2. They also proposed unity as a people, which was another problem. This was a direct violation of God’s covenant commitment to grow them into a nation. The reason Jacob had 11 sons was because he went away from Canaan in order to find a wife and family. His family was supposed to remain separate & pure, as they trusted God for their growth. So not only were they abusing the covenant sign of God, they were proposing an abandonment of the promises of God.
    1. Of course, this was all deceit – something not intended to come to pass. Even so, it was wrong. No one (with the exception of Dinah) is without sin in this situation.

18 And their words pleased Hamor and Shechem, Hamor’s son. 19 So the young man did not delay to do the thing, because he delighted in Jacob’s daughter. He was more honorable than all the household of his father.

  1. The plans of the sons sounded wonderful to Hamor & Shechem. Shechem didn’t even hesitate at the prospect of circumcision.
  2. The note on verse 19 is interesting: “He was more honorable than all the household of his father.” How can this be said about an admitted rapist? What Shechem did was evil, but that act was not his defining characteristic. Truth be told, we’re all Some acts of evil are more public than others, and some people sit in prison because of what they’ve done – others of us live as free men and women. Shechem did something terrible, no matter what culture & age in which it was committed – but according to the culture of the day, he tried to make things right, and apparently he truly loved (“delighted in”) Dinah. There is a whole lot of wrong in the situation, but Shechem cannot be caricatured as a single-sided villain.
    1. Aren’t you glad God sees you for more than your sin? Aren’t you glad God extended you His grace in spite of your sin? We are just as deserving of God’s eternal death sentence as anyone sitting on death row; we just know the grace of Jesus. What we’ve experienced, we ought to extend.
  3. Hamor & Shechem took the proposal back to their city. 

20 And Hamor and Shechem his son came to the gate of their city, and spoke with the men of their city, saying: 21 “These men are at peace with us. Therefore let them dwell in the land and trade in it. For indeed the land is large enough for them. Let us take their daughters to us as wives, and let us give them our daughters. 22 Only on this condition will the men consent to dwell with us, to be one people: if every male among us is circumcised as they are circumcised. 23 Will not their livestock, their property, and every animal of theirs be ours? Only let us consent to them, and they will dwell with us.” 24 And all who went out of the gate of his city heeded Hamor and Shechem his son; every male was circumcised, all who went out of the gate of his city.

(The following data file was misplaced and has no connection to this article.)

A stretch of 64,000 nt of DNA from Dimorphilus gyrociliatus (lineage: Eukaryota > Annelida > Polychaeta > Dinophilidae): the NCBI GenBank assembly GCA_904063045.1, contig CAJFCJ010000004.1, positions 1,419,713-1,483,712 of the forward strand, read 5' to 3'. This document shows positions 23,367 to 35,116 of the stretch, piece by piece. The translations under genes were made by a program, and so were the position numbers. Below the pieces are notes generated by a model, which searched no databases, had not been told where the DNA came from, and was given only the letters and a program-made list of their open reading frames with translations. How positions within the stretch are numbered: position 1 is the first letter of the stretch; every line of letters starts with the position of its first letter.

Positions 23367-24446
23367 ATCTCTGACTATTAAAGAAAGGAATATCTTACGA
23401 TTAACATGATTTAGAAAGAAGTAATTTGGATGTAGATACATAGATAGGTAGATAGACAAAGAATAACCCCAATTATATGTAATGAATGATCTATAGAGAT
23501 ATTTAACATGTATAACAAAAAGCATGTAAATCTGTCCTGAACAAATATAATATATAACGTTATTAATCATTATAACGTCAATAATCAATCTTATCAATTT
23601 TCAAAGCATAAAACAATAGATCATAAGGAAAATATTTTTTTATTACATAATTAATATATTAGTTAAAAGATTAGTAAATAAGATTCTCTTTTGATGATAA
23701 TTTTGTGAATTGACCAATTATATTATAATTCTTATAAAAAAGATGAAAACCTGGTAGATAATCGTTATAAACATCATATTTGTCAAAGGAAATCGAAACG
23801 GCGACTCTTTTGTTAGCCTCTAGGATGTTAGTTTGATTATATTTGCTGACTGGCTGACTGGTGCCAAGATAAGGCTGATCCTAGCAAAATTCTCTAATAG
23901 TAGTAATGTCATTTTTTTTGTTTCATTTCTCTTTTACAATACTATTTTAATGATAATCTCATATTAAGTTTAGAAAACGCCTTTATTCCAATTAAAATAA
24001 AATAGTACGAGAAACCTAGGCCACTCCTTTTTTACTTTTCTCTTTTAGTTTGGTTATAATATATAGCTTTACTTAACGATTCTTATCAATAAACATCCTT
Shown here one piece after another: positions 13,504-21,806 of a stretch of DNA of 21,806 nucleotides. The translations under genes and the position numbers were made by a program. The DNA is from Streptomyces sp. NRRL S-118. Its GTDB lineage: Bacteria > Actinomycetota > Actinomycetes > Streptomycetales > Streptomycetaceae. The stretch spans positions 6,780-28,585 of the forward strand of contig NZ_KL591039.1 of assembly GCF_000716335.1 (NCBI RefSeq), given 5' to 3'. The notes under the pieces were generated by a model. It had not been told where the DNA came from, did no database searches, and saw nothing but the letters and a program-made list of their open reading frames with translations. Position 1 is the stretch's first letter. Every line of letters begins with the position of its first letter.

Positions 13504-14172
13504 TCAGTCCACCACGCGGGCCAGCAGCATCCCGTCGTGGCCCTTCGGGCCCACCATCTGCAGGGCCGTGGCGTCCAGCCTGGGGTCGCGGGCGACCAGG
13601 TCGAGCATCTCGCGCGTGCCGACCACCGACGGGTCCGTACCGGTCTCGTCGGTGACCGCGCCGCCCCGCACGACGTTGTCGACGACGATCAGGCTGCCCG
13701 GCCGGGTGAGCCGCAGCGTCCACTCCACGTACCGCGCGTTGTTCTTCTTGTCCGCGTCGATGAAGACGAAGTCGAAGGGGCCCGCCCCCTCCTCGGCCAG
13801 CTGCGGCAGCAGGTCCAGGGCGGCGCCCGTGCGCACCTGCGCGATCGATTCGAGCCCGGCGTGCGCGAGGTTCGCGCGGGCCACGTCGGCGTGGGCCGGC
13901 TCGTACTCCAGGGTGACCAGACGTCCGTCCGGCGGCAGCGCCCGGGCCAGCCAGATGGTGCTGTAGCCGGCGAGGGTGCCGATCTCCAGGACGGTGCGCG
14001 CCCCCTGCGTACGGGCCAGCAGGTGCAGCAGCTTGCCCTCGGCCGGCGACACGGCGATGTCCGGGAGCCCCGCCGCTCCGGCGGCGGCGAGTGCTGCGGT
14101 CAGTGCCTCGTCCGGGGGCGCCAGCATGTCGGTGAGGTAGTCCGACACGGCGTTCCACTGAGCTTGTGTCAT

1. As Hamor presented it (Shechem is listed along with him, but it seems that the words were primarily Hamor’s), it all sounded like a winning scenario.
  2. Ultimately, Hamor believed that it was his people who would reap the benefits. They might all experience the pain of circumcision now, but it would be Jacob’s family that was assimilated into Hamor’s people; not the other way around. Thus Hamor’s people would receive Jacob’s wealth & all that went with it.
    1. Consider for a moment what would have happened if the sons of Jacob had been sincere in their offer, and had actually joined with Hamor & the city? The nation of Israel would never have existed! The Messianic line would have been broken!
    2. This is what happens when we do things outside of the will of God. We inevitably make bad situations worse!
  3. The people of the city agreed with Hamor’s proposal, and the men followed in circumcision. Note: They were circumcised; not converted. Circumcision was the outward sign of the covenant, but a true Israelite is circumcised in the heart in addition to the flesh (Dt 10:16, Rom 2:29). The men of the city engaged in religious ritual; not true religion.
    1. Ritual does not equal relationship. Sacraments do not equal salvation. We need what is real; not the mere symbols of the reality.
  • Vengeance (25-31)

25 Now it came to pass on the third day, when they were in pain, that two of the sons of Jacob, Simeon and Levi, Dinah’s brothers, each took his sword and came boldly upon the city and killed all the males. 26 And they killed Hamor and Shechem his son with the edge of the sword, and took Dinah from Shechem’s house, and went out.

  1. Simeon and Levi attacked the men at their weakest. They totally slaughtered the men.
  2. For all that could be said about this, this was not justice.

27 The sons of Jacob came upon the slain, and plundered the city, because their sister had been defiled. 28 They took their sheep, their oxen, and their donkeys, what was in the city and what was in the field, 29 and all their wealth. All their little ones and their wives they took captive; and they plundered even all that was in the houses.

  1. If Simeon and Levi shed the most blood, the rest of the sons of Jacob (or at least, the sons of Leah, the brothers of Dinah) came back and plundered the rest of the city.
  2. This was the converse of verse 23. Originally, Hamor and the men of the city believed that they would gain everything that belonged to Israel; as it turned out, the sons of Israel plundered the city.

30 Then Jacob said to Simeon and Levi, “You have troubled me by making me obnoxious among the inhabitants of the land, among the Canaanites and the Perizzites; and since I am few in number, they will gather themselves together against me and kill me. I shall be destroyed, my household and I.” 31 But they said, “Should he treat our sister like a harlot?”